“Water is life,” say today’s headlines as they turn the faucet, grateful for clean water, health, and the space heater. These headlines are selected from the front pages curated by FreedomForum.org. Indigenous Territory names and Treaty information are provided by the Native Land map.
“PIPE AND CEMENT TRANSFORMED INTO ICE SCULPTURE BY WINTER STORM ON LAKE MICHIGAN” (1973), by Environmental Protection Agency, available in the public domain, courtesy of National Archives.
This morning, there were 151 total water line breaks in Tulsa, an improvement over the 254 last night before, but still a significant problem for the thousands of people and businesses without water. Although the ice and snow that caused the line breaks is forecast to give way to temperatures in the 60s next week, Clayton Edwards, Tulsa’s water and sewer director, warned that warmer weather could mean further ground shifts, and in turn even more breaks to water lines. Until service is restored, free water stations have been established for affected residents at local fire stations and the Fairgrounds’ Expo Square.
Standard-Times, published in San Angelo, Texas (Ceded (Meusebach-Comanche Treaty, Cession 478) Kiikaapoi (Kickapoo), Jumanos, Kónitsąąíí gokíyaa (Cúelcahén Ndé - Lipan Apache), and Nʉmʉnʉʉ (Comanche) Territory)
As a boil-water notice remains in effect, water pressure is slowly returning to San Angelo, Texas, although “[t]he high/upper plane area of town may not have water for a few days,” according to yesterday’s city news release. Power returned to the nearby Hickory Aquifer plant on Wednesday evening, and other repairs are underway, resulting in an increase from 40 to 70 pounds of pressure leaving the water plant tanks Thursday morning. When infrastructure is working properly, water is normally at 80- 90 pounds of pressure.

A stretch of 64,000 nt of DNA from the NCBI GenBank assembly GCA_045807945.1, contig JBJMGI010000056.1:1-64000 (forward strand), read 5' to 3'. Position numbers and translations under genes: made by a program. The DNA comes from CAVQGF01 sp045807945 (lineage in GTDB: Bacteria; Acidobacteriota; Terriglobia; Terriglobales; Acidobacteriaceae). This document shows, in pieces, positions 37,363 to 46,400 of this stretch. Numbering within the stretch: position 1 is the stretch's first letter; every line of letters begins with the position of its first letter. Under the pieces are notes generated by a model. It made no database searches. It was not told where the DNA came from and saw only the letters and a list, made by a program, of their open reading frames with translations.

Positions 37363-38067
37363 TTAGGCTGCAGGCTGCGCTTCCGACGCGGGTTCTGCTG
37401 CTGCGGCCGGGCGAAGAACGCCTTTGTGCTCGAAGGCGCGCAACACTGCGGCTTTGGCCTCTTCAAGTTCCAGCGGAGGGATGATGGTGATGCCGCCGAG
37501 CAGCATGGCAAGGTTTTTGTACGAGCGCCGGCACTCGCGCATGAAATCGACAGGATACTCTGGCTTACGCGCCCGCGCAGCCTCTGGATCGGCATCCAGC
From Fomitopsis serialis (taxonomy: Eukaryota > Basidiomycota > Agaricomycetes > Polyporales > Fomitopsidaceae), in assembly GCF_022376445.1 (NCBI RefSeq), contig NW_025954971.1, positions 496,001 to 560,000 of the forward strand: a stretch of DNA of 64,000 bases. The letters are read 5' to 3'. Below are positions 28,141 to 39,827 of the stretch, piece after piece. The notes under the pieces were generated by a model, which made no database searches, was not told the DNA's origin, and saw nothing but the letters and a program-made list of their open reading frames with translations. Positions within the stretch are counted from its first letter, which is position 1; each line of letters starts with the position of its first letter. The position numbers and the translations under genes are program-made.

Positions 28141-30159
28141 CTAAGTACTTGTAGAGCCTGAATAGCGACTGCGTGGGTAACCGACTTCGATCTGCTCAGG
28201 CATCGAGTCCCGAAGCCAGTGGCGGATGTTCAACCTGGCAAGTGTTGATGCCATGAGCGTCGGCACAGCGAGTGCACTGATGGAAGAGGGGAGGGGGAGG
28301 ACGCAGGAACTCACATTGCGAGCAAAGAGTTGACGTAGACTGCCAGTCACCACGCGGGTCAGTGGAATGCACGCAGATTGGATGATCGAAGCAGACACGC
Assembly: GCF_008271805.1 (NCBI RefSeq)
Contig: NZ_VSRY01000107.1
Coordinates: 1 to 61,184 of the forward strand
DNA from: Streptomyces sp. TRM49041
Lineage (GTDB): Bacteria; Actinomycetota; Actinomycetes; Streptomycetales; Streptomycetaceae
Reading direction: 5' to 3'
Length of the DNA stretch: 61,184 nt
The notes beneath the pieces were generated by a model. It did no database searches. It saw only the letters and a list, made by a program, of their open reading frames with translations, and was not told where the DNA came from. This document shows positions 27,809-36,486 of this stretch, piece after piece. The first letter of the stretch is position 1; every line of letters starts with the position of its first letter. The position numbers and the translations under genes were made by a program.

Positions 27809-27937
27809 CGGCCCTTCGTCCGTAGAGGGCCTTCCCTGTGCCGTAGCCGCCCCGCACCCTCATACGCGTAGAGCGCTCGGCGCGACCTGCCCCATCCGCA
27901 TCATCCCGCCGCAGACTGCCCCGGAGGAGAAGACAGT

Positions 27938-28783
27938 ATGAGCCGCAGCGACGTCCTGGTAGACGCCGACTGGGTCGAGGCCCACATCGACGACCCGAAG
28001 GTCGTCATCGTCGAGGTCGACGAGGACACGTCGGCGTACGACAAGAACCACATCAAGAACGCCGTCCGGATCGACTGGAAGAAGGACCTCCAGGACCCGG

“The hands of a doctor and a nurse organizing vaccines on a table,” available under NC 1.0, courtesy of East Carolina University Digital Collections.
Because of winter storm delays, some North Dakota public health districts have had to cancel vaccination clinics. Robin Iszler, unit administrator for the Central Valley Health District, reported that the delayed vaccine shipments forced the agency to borrow doses to complete scheduled clinics, and stop scheduling first doses next week. Despite the delays, some doses shipped directly to pharmacies have gotten through, so Iszler suggests people stay in touch with their pharmacies about vaccines.
Yesterday’s snow storm left just a few inches on the ground in the Altoona area, but parts of Southeastern Pennsylvania got up to a foot of snow, leading to delays in vaccine deliveries for most of the state’s providers. The delays have been exacerbated by the fact that an undisclosed number of providers administered vaccine intended for second doses as first doses, both shortchanging a number of second doses and creating additional demand for second doses in the next few weeks.
North Carolina’s Department of Health and Human Services said Thursday that most of this week's federal supplies of COVID-19 vaccine has been delayed because of the winter storms impacting much of the country. The winter weather has also led to the scheduled closures of several vaccine clinics across the state yesterday and through this weekend.
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